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Showing content with the highest reputation on 11/21/2017 in all areas

  1. 6 points
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  3. 4 points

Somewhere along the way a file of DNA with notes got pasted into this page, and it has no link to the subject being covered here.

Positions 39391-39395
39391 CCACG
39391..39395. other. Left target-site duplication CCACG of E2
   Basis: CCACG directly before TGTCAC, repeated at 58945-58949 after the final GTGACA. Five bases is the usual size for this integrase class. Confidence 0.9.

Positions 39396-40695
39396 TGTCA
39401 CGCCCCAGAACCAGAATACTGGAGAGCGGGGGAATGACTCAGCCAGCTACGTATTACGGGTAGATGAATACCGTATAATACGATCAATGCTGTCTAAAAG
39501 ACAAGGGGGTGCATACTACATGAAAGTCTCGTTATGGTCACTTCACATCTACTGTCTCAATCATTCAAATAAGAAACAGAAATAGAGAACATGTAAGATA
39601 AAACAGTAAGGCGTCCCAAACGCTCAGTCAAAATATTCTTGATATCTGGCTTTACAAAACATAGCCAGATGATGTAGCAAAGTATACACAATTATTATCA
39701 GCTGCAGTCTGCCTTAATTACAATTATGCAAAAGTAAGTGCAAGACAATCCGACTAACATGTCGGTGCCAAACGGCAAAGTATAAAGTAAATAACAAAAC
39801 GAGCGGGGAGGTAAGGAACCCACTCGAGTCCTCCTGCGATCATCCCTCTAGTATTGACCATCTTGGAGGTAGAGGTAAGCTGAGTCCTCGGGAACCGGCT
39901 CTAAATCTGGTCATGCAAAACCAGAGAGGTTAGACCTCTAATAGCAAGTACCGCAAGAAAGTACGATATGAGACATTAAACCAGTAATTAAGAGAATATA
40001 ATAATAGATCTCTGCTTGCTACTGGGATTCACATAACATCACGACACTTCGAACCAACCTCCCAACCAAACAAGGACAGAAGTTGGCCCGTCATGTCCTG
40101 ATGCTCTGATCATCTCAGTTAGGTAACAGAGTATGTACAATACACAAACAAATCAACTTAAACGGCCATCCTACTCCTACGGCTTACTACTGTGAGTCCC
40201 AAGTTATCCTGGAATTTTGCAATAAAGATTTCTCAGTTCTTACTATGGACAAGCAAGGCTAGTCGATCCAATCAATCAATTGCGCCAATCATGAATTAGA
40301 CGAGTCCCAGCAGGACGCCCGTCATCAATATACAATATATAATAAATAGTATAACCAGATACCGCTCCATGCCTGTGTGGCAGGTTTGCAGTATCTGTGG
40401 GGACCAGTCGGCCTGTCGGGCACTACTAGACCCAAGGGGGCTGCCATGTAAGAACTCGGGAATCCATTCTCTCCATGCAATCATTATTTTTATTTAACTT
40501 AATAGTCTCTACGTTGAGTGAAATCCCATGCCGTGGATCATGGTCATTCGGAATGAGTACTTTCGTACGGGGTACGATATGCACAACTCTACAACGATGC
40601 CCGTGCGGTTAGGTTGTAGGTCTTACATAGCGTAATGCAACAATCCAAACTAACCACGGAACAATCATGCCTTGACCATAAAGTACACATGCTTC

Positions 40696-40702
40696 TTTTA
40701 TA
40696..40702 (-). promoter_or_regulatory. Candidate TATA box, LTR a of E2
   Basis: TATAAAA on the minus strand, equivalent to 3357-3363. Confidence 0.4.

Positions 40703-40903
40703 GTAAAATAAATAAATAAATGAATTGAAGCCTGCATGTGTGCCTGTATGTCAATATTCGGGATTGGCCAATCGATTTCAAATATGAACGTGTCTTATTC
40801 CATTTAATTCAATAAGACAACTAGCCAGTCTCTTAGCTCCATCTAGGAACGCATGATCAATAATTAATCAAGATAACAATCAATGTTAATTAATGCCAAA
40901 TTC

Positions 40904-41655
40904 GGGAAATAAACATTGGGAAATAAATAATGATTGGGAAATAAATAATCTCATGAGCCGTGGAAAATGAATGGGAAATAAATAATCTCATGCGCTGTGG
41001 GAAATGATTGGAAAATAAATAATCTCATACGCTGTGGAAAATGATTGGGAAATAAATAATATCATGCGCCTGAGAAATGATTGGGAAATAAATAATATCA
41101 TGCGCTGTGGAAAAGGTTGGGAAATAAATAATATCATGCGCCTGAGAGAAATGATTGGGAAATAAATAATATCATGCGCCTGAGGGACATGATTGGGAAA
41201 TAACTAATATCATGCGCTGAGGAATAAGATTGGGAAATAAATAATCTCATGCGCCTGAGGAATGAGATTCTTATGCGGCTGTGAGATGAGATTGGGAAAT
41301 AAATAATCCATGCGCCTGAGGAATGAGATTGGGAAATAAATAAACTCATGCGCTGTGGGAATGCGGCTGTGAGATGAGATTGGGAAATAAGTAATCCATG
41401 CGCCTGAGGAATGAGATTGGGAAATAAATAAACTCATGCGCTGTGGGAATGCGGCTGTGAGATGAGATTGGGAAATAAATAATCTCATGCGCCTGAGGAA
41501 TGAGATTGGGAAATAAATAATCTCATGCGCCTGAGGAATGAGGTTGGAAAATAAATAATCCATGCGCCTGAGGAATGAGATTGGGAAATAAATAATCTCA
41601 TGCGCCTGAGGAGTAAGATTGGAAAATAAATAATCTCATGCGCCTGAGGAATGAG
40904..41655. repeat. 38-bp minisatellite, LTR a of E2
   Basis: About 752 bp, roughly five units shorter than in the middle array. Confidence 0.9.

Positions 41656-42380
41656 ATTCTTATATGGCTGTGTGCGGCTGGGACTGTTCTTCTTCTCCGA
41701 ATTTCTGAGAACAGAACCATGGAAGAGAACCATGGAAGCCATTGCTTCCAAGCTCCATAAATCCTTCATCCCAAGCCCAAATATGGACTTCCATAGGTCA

monikerguitars.com In a nutshell, they offer several body shapes, all in alder, and one neck carve, in maple (bolt on) but from there you can specify Headstock shape Inlays Pickup and control configuration Electronics Bridge, tuners, knobs Finish Top bevel Figured wood top Hollowbody or solid ...and other things I forget. Kind of like when Dad used to order a Pontiac. You had several base models and tons of customization. Anyway, I liked the idea of supporting a young, innovative company right here in the USA making guitars for the working-class stiff. but with a lot of cool options. And a 7-day no-questions-asked money-back. I spent ages on the online configuration thing, then talked to Kevin, the owner. Because my band makes videos and works the social media, he knocked something off the price if I'd promote Moniker and play the guitar live. Endorsing artist thing. I wanted some stuff that was not, strictly speaking, available on the online builder. Kevin was great about ordering "off the menu" so we agreed to build my "vision" of a fictional, long-lost Gibson prototype from 1960 that melded elements of a Les Paul Jr and a Supro. Slab solid-body, no contours. Classic tobacco sunburst finish going to black on the back and neck. 3+3 Supro-style headstock. Absolutely had to have a trapeze tailpiece, because I like the harmonics and overtones they bring, plus the Sonic Youth strumming potential. Dot inlays to go with the working man's rawker vibe. I briefly considered a single pickup but I do use the neck position, so we went with two Lollar single-coil-in-humbucker-size units, with a V-T setup (and appropriately old-school knobs.) They usually have the pickup switch down low, but I wanted it up in Gibson land. Finally, went modern on the tuners, with top-end Gotoh Delta series. Here it is. It got clobbered really hard in shipping, so the tone knob was broken and the neck shifted almost imperceptibly. Loosened and re-tightened the neck and glued the knob back together. Moniker didn't set it up very well: neck needed some relief, and then I had to lower the bridge and pickups. How's it built? First off the finish is great. Perfect sunburst, and the clear is as smooth and mirror-like as anything I've seen at any price, and very thin to boot. No deep, gloopy Korean coating. Oddly the back of the headstock is not quite as polished, but front, back, sides and neck are all like glass. Neck is substantial, with a little meat to each side of the E strings for bends and banging. The edges are subtly rounded, so it feels broken in immediately, The rosewood is top quality, tight and not dry or waxy. The frets are jumbo and made of stainless, and they did a great job of rounding the edges. Nut is cut right, not too low or high, doesn't stick. These Gotohs are the dog's bollocks: dang. Smooth and beautiful , best tuners I've ever tried. The control knobs move smoothly. The bridge is a quality unit, and the only thing that seems "off" is the trapeze tailpiece. It's perfectly fine, chrome, generic steel unit. Just doesn't have the "oooooh" factor of the other hardware. Okay, time to play. It's a little neck-heavy, but nothing a leather strap doesn't overcome. Neck feels really good, and I can get the action as low as I care to, with no fretting out of rattles. The sound? I was concerned because a maple neck bolted onto an alder body is so... well, ordinary. Like a Squire or any of a million other guitars. And the old guy in me reacts "bolt-ons are cheap" even though I KNOW Suhr will tell me otherwise and logic says a bolt-on can be a superior method. Anyway... ...it works. I think the trapeze tailpiece, the thin finish, and the Lollars add up to a lively, woody, old-school rawk sound. The guitar vibrates a lot, so I guess they get good wood and it's dry. It's not as polite as I expected a guitar with Lollars to be: it can really snarl. Middle position is freakin' sweet, really woody, and almost like an acoustic guitar clean. The bridge gets a good aggressive, more nasal sound, and the neck is not the least bit muddy but has an almost Tele neck quality. The chunky neck, big frets, and lively sound add up to a guitar that likes to be played hard. It gives the impression of being made to play in beer-soaked bars, very substantial, medium weight, a real sneering, cigarettes and slung-low kind of vibe. I could imagine Johnny Thunders or Keith Richards digging it, and it just cries out to be used by Josh Homme. I am very satisfied: it comes closer in spirit to an early 90s Hamer P90 Special than anything I've come across.